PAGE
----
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Exterior, Auschwitz Concentration Camp, Poland

Judy Glickman Lauder (American, born 1938). Exterior, Auschwitz Concentration Camp, Poland, 1990. Gelatin silver infrared print, 16 x 19 13/16 inches (40.6 x 50.3 cm). Collection Albright-Knox Art Gallery, Buffalo, New York; Gift of the artist, 2001 (P2001:15.2). © Judy Glickman Lauder

© Judy Glickman Lauder

Image downloads are for educational use only. For all other purposes, please see our Obtaining and Using Images page.

© Judy Glickman Lauder

Image downloads are for educational use only. For all other purposes, please see our Obtaining and Using Images page.

© Judy Glickman Lauder

Image downloads are for educational use only. For all other purposes, please see our Obtaining and Using Images page.

Judy Glickman Lauder

American, born 1938

Exterior, Auschwitz Concentration Camp, Poland, 1990

gelatin silver infrared print

image area: 13 1/4 x 19 3/8 inches (33.65 x 49.21 cm); sheet: 16 x 19 13/16 inches (40.64 x 50.32 cm)

Collection Albright-Knox Art Gallery, Buffalo, New York

Gift of the artist, 2001

P2001:15.2

More Details

Class

Photographs

Work Type

Gelatin silver print

This information may change due to ongoing research. Glossary of Terms

In 1949, the German philosopher Theodor Adorno declared that the idea of making art after the horrors of the Holocaust was itself “barbaric.” Ironically, it was precisely through the art of photography that the barbarity of the Holocaust was made known: as Allied forces liberated Hitler’s concentration camps, such as the one in Auschwitz, they produced photographic evidence of the horrors found there—images that then circled the globe. While our collective memory of the Holocaust risks becoming more distant with the passage of time, documentary photographs, like the architectural ruins of the camps themselves, bear witness to what happened. Judy Glickman Lauder’s more recent photographs of Auschwitz use artistic techniques to insist that we continue to look. With their blurry focus and stark contrasts of light and dark, they convey a sense of drama equal to the emotional charge of their content. Further, by placing us next to a barbed-wire fence—which traps or blocks our vision—Lauder heightens this drama and prompts us to identify with the prisoners. In Lauder’s images of one of the most evil structures ever built by man, architecture is far from a neutral backdrop to history: it can be an agent of terror, but also of memory and empathy.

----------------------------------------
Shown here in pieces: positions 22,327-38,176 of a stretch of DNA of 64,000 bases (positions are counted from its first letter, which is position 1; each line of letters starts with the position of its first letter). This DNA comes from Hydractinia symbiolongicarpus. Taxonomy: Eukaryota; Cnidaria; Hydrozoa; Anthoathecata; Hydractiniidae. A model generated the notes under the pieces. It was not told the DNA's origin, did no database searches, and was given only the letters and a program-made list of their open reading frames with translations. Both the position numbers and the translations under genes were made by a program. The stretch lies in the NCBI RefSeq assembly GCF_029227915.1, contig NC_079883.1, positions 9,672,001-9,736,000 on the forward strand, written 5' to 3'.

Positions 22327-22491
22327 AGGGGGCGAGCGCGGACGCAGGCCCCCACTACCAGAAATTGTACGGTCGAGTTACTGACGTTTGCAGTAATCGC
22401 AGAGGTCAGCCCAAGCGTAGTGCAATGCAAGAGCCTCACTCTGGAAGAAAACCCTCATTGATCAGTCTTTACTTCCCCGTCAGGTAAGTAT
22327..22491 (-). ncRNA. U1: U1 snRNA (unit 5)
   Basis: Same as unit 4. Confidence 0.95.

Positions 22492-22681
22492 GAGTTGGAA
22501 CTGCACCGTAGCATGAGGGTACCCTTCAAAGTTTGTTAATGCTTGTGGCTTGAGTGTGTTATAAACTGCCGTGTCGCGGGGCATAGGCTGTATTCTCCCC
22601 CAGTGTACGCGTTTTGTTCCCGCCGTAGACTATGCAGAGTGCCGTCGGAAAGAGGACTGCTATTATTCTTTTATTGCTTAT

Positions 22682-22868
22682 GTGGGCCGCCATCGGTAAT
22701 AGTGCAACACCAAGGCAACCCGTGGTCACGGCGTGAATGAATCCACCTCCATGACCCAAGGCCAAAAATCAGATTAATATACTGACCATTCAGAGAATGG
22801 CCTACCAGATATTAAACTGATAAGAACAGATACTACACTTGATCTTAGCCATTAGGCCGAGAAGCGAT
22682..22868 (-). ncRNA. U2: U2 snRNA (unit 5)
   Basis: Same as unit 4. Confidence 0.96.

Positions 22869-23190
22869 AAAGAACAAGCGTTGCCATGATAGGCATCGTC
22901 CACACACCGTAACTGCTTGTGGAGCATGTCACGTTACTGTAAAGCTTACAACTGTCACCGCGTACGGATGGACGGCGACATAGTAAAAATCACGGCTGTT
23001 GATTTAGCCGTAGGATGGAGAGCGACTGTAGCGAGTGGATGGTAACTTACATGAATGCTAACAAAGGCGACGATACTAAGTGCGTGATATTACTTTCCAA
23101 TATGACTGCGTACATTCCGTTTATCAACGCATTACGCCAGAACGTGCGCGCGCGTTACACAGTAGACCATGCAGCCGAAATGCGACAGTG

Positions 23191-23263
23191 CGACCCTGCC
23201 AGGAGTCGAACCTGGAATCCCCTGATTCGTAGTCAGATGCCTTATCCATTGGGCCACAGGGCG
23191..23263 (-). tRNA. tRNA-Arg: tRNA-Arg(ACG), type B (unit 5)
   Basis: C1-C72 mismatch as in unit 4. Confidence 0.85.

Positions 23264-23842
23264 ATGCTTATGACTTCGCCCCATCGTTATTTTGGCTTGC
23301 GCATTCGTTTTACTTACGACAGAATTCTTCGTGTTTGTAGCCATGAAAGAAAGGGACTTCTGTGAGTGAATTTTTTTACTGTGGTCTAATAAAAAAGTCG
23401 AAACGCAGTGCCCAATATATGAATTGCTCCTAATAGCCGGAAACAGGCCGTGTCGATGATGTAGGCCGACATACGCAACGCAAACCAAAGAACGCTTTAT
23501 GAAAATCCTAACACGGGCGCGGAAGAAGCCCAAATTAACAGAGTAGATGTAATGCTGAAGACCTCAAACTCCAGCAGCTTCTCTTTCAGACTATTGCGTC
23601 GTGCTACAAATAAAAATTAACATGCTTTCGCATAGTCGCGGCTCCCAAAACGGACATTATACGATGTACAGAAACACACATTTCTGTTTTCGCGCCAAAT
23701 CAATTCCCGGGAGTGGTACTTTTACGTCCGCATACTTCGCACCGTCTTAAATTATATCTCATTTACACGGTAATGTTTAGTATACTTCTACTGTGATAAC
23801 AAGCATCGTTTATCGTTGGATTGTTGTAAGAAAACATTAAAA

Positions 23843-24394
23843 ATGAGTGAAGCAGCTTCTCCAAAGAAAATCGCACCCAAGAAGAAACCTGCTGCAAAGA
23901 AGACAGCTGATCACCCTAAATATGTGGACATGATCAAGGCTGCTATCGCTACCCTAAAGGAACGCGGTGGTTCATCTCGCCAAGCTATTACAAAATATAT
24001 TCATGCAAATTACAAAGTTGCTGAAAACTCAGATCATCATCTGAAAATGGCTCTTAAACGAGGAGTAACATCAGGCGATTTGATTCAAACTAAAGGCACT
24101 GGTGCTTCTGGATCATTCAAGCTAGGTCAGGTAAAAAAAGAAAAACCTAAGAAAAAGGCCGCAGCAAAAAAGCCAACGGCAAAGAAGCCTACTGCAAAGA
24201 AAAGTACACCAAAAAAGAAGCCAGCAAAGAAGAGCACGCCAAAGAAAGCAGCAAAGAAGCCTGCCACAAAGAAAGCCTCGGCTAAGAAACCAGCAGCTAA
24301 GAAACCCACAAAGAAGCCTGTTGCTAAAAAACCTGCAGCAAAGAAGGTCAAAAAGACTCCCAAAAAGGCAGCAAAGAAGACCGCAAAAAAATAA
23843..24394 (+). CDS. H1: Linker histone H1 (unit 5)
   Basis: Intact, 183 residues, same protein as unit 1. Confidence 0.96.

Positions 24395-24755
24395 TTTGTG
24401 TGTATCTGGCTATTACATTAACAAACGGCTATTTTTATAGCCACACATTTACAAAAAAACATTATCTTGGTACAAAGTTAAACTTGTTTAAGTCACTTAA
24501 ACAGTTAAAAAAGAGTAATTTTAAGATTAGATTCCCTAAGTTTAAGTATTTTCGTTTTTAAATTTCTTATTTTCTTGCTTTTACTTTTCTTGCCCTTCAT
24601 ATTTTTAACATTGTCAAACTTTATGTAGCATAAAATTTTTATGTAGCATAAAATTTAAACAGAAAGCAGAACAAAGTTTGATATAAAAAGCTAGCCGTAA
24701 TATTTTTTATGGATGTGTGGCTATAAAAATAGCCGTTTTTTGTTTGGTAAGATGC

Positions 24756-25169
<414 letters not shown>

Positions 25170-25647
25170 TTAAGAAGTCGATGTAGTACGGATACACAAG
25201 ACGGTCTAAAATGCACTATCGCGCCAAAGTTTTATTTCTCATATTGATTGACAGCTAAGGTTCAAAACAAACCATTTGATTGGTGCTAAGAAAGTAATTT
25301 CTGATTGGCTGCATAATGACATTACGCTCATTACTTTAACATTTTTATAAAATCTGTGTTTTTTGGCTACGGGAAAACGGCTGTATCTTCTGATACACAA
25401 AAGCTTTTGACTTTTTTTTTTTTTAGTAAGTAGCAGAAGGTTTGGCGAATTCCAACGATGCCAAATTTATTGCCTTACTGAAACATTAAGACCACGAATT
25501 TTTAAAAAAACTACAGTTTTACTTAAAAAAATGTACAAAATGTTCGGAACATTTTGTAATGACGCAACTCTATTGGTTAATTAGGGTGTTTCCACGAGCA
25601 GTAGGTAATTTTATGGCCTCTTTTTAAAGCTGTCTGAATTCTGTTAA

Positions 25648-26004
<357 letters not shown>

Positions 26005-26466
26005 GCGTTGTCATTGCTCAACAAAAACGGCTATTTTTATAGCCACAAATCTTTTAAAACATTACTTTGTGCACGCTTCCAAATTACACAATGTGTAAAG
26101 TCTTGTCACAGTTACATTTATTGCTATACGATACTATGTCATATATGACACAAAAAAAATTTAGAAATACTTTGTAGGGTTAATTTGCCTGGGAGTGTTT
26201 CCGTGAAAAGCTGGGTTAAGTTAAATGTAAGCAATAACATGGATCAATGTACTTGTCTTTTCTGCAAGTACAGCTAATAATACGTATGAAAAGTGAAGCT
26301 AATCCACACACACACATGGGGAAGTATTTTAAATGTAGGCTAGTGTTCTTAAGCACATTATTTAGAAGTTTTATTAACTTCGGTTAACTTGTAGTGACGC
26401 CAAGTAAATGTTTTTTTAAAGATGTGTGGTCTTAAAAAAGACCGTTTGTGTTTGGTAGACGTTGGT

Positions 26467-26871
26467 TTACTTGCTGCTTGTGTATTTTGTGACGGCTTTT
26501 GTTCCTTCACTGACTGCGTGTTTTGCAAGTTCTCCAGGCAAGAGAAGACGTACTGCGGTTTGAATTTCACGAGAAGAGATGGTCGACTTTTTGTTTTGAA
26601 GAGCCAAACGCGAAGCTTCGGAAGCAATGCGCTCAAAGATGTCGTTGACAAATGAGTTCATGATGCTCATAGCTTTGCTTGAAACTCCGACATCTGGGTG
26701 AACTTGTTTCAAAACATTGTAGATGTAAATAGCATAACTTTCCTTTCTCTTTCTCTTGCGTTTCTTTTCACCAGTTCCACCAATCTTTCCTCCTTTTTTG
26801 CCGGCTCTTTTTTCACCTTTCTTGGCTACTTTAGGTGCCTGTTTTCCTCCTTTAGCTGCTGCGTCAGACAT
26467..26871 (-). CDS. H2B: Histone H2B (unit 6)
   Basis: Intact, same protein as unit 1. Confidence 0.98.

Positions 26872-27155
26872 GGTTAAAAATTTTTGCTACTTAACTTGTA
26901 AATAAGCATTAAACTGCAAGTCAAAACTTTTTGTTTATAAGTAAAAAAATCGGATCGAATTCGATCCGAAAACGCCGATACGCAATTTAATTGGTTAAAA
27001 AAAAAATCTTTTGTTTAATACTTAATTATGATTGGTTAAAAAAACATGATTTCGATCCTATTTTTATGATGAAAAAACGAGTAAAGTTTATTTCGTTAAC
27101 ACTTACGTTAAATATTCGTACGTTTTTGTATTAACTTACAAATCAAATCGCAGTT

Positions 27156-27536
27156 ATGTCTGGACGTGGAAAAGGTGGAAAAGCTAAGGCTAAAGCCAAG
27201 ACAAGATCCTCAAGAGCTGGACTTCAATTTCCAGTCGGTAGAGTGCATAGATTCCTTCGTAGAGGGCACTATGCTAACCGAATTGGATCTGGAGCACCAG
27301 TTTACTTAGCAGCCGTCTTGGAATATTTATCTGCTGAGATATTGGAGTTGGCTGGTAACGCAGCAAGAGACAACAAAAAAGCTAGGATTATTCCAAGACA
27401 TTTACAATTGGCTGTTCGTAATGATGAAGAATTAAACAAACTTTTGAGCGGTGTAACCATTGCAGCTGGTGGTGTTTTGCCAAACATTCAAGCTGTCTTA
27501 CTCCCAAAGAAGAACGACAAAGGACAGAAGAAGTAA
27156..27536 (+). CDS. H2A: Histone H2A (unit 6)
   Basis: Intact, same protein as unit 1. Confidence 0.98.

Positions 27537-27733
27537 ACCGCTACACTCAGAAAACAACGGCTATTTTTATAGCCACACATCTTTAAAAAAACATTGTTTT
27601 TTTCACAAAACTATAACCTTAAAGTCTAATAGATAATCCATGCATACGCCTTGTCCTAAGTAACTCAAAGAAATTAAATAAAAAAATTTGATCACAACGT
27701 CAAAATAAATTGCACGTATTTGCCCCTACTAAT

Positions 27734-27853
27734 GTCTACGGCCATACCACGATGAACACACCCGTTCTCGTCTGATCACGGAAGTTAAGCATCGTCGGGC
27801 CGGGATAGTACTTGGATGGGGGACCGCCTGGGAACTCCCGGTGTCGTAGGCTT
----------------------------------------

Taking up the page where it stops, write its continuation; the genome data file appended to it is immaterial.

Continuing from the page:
Label from Window to Wall: Art from Architecture, November 18, 2017–March 18, 2018

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